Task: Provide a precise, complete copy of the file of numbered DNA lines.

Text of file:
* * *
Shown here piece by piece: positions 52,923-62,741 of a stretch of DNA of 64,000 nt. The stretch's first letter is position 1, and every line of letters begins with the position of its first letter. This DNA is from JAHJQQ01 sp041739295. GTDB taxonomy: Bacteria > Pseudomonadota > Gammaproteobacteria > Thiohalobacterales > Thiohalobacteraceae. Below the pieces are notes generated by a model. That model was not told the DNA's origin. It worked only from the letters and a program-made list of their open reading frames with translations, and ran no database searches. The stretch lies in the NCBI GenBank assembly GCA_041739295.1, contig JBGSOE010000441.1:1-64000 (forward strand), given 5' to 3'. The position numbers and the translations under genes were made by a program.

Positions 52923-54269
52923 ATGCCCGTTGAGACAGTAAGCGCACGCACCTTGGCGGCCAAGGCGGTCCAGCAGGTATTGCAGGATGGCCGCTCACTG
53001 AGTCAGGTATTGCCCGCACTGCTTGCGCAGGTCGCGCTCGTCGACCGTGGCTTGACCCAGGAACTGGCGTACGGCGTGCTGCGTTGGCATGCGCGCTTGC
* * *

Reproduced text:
Shown here piece by piece: positions 52,923-62,741 of a stretch of DNA of 64,000 nt. The stretch's first letter is position 1, and every line of letters begins with the position of its first letter. This DNA is from JAHJQQ01 sp041739295. GTDB taxonomy: Bacteria > Pseudomonadota > Gammaproteobacteria > Thiohalobacterales > Thiohalobacteraceae. Below the pieces are notes generated by a model. That model was not told the DNA's origin. It worked only from the letters and a program-made list of their open reading frames with translations, and ran no database searches. The stretch lies in the NCBI GenBank assembly GCA_041739295.1, contig JBGSOE010000441.1:1-64000 (forward strand), given 5' to 3'. The position numbers and the translations under genes were made by a program.

Positions 52923-54269
52923 ATGCCCGTTGAGACAGTAAGCGCACGCACCTTGGCGGCCAAGGCGGTCCAGCAGGTATTGCAGGATGGCCGCTCACTG
53001 AGTCAGGTATTGCCCGCACTGCTTGCGCAGGTCGCGCTCGTCGACCGTGGCTTGACCCAGGAACTGGCGTACGGCGTGCTGCGTTGGCATGCGCGCTTGC